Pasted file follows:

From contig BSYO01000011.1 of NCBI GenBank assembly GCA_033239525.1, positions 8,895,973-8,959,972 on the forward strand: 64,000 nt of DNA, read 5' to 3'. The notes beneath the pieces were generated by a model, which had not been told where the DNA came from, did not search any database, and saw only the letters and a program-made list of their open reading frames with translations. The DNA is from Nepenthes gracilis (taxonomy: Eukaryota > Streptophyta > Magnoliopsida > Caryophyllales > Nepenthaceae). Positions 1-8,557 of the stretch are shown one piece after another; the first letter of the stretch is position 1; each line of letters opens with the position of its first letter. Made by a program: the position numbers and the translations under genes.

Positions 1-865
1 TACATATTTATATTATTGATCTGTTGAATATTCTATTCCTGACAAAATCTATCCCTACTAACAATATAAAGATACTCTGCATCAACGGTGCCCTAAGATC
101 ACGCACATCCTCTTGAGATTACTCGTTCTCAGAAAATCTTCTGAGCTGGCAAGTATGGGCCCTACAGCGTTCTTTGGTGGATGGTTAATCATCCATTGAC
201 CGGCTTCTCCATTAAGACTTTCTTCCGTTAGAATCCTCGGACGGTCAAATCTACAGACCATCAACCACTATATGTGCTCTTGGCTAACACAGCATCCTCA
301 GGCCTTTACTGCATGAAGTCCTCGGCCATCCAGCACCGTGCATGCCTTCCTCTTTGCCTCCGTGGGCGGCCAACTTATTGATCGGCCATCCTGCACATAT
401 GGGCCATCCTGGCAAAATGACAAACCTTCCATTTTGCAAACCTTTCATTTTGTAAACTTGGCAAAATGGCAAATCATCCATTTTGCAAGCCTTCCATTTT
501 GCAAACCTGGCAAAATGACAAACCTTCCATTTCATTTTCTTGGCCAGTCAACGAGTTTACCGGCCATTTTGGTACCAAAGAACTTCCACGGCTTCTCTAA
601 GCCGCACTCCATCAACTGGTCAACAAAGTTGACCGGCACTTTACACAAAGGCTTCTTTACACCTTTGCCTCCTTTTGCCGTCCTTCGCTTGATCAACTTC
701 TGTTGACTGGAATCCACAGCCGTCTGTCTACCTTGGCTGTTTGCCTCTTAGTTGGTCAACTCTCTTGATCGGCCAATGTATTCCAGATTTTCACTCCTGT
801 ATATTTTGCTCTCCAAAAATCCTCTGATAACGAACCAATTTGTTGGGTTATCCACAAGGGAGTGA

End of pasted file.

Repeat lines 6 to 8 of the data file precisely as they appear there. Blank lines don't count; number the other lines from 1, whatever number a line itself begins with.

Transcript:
301 GGCCTTTACTGCATGAAGTCCTCGGCCATCCAGCACCGTGCATGCCTTCCTCTTTGCCTCCGTGGGCGGCCAACTTATTGATCGGCCATCCTGCACATAT
401 GGGCCATCCTGGCAAAATGACAAACCTTCCATTTTGCAAACCTTTCATTTTGTAAACTTGGCAAAATGGCAAATCATCCATTTTGCAAGCCTTCCATTTT
501 GCAAACCTGGCAAAATGACAAACCTTCCATTTCATTTTCTTGGCCAGTCAACGAGTTTACCGGCCATTTTGGTACCAAAGAACTTCCACGGCTTCTCTAA